This is a primary school campus so there is probably enough material each day to create a post if I had the time. Attending to Very Important Work, however, prevents that. But let me tell you a little about an event last week:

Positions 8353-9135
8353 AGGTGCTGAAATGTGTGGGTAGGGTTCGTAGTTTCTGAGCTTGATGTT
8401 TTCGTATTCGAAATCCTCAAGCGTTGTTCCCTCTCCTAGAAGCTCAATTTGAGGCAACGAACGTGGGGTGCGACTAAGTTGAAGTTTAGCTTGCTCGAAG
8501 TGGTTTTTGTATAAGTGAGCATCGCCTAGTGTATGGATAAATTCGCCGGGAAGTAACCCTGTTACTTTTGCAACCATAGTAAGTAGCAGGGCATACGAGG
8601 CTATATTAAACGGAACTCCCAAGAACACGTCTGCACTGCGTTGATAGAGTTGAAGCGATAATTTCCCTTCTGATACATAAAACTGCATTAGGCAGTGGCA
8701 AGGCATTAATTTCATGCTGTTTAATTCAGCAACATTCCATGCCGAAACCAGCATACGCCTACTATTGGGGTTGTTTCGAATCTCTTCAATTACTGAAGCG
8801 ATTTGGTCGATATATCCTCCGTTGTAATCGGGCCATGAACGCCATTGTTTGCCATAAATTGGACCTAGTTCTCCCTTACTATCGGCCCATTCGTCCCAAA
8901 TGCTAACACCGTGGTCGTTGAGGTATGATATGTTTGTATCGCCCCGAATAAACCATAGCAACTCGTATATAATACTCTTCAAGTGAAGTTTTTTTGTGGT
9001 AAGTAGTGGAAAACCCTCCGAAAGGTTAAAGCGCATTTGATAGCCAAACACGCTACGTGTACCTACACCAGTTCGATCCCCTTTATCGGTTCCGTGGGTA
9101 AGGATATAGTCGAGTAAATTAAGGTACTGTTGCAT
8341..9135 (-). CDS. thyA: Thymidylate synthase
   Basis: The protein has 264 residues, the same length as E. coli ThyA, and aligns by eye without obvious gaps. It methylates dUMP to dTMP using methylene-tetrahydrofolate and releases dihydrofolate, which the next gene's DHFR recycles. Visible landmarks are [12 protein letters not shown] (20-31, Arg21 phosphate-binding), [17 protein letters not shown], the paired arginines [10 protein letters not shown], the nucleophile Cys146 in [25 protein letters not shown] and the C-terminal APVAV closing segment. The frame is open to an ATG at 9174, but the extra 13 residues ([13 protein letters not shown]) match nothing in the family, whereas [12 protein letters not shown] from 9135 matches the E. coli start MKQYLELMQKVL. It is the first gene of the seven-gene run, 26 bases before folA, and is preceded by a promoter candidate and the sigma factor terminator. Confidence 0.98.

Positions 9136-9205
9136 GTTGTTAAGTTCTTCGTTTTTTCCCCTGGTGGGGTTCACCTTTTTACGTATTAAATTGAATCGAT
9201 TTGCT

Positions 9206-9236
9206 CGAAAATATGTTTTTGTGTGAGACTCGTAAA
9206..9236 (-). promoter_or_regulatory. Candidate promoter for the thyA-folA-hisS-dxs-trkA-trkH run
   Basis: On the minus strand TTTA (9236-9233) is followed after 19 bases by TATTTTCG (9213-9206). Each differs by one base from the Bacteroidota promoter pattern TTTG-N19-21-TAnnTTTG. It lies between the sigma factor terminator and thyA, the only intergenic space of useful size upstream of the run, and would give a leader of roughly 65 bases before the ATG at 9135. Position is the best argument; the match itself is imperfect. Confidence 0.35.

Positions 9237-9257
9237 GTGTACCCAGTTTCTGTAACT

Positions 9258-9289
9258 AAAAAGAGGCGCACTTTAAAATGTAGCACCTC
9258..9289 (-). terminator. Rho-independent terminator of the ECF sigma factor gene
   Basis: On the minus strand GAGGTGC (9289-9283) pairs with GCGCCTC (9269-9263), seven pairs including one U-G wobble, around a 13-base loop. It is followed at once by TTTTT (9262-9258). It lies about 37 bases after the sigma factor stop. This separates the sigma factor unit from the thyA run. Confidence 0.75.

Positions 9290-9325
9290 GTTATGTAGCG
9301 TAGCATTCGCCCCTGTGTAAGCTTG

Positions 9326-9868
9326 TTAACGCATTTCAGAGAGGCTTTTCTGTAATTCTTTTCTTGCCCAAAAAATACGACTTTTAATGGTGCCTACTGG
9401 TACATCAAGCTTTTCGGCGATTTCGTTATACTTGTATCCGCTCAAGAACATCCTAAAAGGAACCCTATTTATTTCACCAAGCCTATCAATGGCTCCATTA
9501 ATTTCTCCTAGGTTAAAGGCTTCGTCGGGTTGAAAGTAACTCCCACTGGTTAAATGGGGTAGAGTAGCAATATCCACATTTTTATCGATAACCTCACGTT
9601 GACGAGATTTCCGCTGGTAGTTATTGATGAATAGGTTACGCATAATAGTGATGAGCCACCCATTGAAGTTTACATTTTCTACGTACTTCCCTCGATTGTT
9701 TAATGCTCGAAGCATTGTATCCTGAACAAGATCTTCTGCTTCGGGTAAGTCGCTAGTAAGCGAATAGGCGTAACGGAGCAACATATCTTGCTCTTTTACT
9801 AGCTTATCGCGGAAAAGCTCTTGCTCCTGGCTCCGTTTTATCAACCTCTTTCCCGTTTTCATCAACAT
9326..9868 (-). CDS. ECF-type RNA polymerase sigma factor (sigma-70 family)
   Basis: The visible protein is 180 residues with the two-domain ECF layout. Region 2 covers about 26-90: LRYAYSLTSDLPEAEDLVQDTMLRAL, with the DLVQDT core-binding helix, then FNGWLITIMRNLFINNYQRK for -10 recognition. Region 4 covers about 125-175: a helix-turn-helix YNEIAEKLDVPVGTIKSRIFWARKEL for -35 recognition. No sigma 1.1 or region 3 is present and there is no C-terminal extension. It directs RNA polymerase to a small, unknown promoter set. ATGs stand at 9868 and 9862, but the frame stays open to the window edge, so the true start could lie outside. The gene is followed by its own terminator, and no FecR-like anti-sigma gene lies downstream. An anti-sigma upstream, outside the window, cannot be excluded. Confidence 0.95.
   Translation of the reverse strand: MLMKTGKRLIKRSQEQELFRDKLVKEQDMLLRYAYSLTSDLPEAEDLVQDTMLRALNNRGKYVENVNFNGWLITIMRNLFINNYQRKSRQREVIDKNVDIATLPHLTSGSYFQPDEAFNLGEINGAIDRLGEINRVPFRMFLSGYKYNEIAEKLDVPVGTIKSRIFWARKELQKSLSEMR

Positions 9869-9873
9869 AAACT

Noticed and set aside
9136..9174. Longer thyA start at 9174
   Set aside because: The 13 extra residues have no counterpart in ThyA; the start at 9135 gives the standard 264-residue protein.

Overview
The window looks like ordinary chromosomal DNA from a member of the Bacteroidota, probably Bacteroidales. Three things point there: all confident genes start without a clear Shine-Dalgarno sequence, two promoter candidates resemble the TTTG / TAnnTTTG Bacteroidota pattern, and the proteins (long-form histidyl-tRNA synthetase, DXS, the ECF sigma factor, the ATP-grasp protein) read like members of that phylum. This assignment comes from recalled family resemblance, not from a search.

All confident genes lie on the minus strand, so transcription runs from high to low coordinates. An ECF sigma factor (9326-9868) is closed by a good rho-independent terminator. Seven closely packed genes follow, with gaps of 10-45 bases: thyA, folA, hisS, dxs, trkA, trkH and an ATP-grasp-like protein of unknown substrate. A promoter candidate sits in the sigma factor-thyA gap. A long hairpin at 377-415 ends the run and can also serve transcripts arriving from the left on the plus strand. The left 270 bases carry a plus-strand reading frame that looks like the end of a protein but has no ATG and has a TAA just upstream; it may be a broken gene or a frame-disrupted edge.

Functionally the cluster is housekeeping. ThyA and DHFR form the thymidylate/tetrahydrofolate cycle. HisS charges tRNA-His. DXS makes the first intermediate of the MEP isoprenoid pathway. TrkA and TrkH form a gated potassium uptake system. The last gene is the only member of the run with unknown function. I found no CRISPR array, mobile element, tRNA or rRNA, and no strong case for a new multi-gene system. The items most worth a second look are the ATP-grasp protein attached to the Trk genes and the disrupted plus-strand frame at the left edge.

Friday was the final day of this term; exams were the previous week and much sports activity last week. Being a residence school, the kids were excited and keyed up in anticipation of leaving for home. The schedule was unstructured and the library is a comfortable, secure and interesting place to visit, thanks to the supervision of the kindly librarian. Being primary students in this situation, I was constantly going around pouring cold water on volatile situations as they arose, my attention being called by hearing screams in various sections of the library. After responding to one such “emergency”, I heard a scream from clear across the room. This one was different: sustained and meaningful. Investigating the source, I found one of my “favorites” on the hard wood benches with her head—up to and including her ears—firmly wedged between seat and back-rest. My first instinct was, of course, to push her head back out. It wouldn’t budge and I felt her pain. Next, I attempted to lift the back slat while pushing down on the seat. It is heavy material and nothing gave; but while in that position, I looked around and realized that everyone around me was deaf. They couldn’t hear my frantic voice requesting help, and my hands were occupied so I couldn’t sign. Making no progress, I reverted to the original plan and forcefully pushed her head out, perhaps using her ears as a spacing mechanism. Talk about a painful delivery. As soon as she was extricated, three mothering, older students led her away before I had the opportunity to check her out. So I convened court on the spot and interrogated the most likely suspect who, of course, pleaded innocence. The case was dropped for lack of evidence. A short while later, I found the victim (a genuine cutie) on the floor of the pre-reader section, in the fetal position, sucking her thumb. I signed, “How are you?” and only got a morose look from her. Later in the day, she was up and about with ears attached and as cute and happy as before.